Sociology Annual Lecture Series
Loss in the City: Anti-Blackness and Racial Capitalism in the Nation’s Capital
A talk by Tanya Golash-Boza, Ph.D.
Thursday, October 13, 2022
Conrad Prebys Aztec Student Union Theatre and Zoom
In the late 1950s, thousands of African Americans achieved the American Dream of homeownership
in Washington, DC. They purchased two-story brick rowhouses in neighborhoods like
Petworth and Mount Pleasant – made available as White people were leaving the city
for the newly-built suburbs. The remarkable rise in homeownership among Black families
in DC in the 1950s and 1960s, however, would not translate into Black middle-class
stability or wealth. Professor Golash-Boza explains that this is because multiple
structural forces worked together to create barriers for these families. These forces
include the creation of segregated neighborhoods, the rise in Black unemployment,
disinvestment in public schools, the war on drugs, and, more recently, gentrification.
Dr. Tanya Golash-Boza is the founder of the Racism, Capitalism, and the Law (RCL) Lab and a professor of sociology at the University of California, Merced. Golash-Boza has spent her scholarly career working to understand why racial and economic disparities exist, how racism intersects with capitalism, and how our legal system upholds these inequities. She has used this knowledge to tell stories of people and of systems to help colleagues, students, readers, and listeners understand how racism and capitalism structure our lives and what we need to do to change this country and the world.
“How to Kill a Neighborhood and Make a Profit”
TEDX talk on gentrification in DC
Golash-Boza, Tanya, Hyunsu Oh, Carmen Salazar 2022. “Broken Windows and Order-Maintenance Policing in Gentrifying Washington, DC.” Policing and Society.
Ceciliano-Navarro, Yajaira* and Tanya Golash-Boza. 2021. “Trauma Makes You Grow up Quicker”: The Financial and Emotional Burdens on Family Members of Deportation and Incarceration,” Daedalus 150 (2): 165-179. (Spring), Special Issue on “Immigration, Nativism, and Race in the United States,” edited by Douglas S. Massey.
Golash-Boza, Tanya. 2016. “Parallels Between Mass Incarceration and Mass Deportation: An Intersectional Analysis” Journal of World-Systems Research 22: 2: 484-509.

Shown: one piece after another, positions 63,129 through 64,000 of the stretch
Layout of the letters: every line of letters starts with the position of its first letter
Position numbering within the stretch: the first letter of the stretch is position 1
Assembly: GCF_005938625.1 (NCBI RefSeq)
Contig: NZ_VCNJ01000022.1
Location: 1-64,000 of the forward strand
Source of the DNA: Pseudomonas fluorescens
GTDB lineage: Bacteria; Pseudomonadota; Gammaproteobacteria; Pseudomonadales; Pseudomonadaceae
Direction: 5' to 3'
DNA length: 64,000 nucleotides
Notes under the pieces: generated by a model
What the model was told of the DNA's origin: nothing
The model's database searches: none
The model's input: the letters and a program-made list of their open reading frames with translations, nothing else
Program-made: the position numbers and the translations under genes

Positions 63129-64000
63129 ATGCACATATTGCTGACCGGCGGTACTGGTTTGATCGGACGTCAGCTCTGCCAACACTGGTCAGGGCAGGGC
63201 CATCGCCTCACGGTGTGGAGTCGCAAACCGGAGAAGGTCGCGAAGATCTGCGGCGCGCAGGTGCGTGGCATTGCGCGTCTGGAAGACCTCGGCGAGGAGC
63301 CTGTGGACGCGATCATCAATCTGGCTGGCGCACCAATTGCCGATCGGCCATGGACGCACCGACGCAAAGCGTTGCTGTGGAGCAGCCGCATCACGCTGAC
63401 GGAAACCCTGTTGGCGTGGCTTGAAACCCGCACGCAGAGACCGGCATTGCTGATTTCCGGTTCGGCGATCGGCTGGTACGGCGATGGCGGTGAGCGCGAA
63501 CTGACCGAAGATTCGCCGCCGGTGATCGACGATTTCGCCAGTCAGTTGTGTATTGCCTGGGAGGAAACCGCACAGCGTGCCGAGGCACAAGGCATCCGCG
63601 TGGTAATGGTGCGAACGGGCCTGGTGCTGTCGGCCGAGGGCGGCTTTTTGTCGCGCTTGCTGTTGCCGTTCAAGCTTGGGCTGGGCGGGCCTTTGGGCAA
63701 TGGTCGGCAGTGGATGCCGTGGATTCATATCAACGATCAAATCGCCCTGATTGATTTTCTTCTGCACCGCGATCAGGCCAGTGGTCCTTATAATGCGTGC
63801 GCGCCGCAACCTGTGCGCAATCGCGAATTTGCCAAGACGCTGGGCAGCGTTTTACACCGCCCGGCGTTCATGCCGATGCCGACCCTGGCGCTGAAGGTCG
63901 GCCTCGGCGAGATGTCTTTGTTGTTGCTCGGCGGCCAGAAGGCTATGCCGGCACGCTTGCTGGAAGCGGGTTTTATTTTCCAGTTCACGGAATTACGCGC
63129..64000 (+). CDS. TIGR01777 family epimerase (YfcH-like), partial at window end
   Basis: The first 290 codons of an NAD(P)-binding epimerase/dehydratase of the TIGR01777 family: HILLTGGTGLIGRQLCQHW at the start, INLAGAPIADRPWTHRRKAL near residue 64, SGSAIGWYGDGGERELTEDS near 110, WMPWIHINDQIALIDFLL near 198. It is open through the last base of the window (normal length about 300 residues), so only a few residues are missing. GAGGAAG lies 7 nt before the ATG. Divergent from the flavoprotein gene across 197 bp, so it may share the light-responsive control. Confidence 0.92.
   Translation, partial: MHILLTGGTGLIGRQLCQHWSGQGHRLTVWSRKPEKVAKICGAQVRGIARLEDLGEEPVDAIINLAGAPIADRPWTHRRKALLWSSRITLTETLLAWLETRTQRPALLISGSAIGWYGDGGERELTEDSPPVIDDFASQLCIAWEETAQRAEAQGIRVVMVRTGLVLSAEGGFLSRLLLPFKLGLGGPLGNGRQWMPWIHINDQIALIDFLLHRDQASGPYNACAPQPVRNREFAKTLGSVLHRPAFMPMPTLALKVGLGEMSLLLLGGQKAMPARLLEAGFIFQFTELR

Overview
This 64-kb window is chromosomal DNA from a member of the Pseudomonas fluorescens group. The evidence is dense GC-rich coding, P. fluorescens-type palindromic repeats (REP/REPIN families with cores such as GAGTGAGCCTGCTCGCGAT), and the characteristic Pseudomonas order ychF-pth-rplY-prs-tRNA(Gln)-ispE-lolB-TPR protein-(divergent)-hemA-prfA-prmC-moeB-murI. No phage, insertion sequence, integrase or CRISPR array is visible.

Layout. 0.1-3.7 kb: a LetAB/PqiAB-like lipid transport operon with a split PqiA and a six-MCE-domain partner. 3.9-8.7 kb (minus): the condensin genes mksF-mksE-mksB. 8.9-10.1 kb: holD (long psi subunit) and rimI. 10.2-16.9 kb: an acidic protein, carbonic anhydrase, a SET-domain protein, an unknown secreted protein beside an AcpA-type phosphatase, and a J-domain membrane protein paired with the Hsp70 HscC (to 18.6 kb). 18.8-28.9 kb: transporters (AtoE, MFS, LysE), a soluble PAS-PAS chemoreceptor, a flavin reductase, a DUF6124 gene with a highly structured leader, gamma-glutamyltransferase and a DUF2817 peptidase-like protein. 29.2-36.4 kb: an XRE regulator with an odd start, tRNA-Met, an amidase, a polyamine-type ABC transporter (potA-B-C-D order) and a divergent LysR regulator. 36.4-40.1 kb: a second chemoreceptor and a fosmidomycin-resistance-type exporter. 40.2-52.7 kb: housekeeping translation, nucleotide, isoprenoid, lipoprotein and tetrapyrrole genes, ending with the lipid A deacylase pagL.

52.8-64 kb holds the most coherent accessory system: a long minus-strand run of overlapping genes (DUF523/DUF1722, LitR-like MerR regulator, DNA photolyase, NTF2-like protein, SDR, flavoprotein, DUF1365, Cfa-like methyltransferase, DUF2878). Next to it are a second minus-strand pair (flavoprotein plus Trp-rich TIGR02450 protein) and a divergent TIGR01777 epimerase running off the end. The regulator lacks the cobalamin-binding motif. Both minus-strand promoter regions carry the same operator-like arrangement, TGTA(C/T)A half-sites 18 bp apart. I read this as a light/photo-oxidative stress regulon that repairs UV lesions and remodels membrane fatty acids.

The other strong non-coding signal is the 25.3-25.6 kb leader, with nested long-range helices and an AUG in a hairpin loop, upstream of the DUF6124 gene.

* Also available in Spanish in emisferica (2019) 14:1
Reflections of an Accidental Sociologist
A talk by Rubén G. Rumbaut
Wednesday, October 27, 2021
The Department of Sociology invites you to the inaugural lecture series event with
Rubén G. Rumbaut, Ph.D., distinguished professor of sociology, University of California,
Irvine. Sociology scholarship recipients will be presented as well.
Rumbaut first came to San Diego as a student in the summer of 1968, to participate in a regional project directed by an SDSU sociologist — which proved a turning point — and returned as an SDSU graduate student from 1969-71.
In San Diego he carried out studies of the police in the 1970s (which formed the basis of his doctoral dissertation), and of Southeast Asian refugees in the 1980s, during years of a “new immigration” which saw an extraordinary demographic transformation of California.
Since 1991 he has directed the landmark Children of Immigrants Longitudinal Study
(CILS), originally based in the SDSU Department of Sociology, which has followed the
trajectories of a multiethnic representative sample from mid adolescence to middle
adulthood, and which will form the focus of the second half of this inaugural talk.
“Interview with Rubén Rumbaut, sociology professor”
UCI, School of Social Sciences
“AERA 2017: WAllace Foundation Distinguished Lecture: Rubén Rumbaut”
American Educational Research Association
Read and Listen
“Snapshots of a Researcher’s Life: Rubén G. Rumbaut”
Inter-Univesrity Consortium for Political and Social Research (ICPSR)
Feliciano, Cynthia and Rubén G. Rumbaut. 2020. “Coming of Age before the Great Expulsion: The Story of the CILS-San Diego Sample 25 Years Later” Ethnic and Racial Studies 43(1): 199-217.
The event is cosponsored with the Department of Chicano and Chicana Studies and Department of Political Science.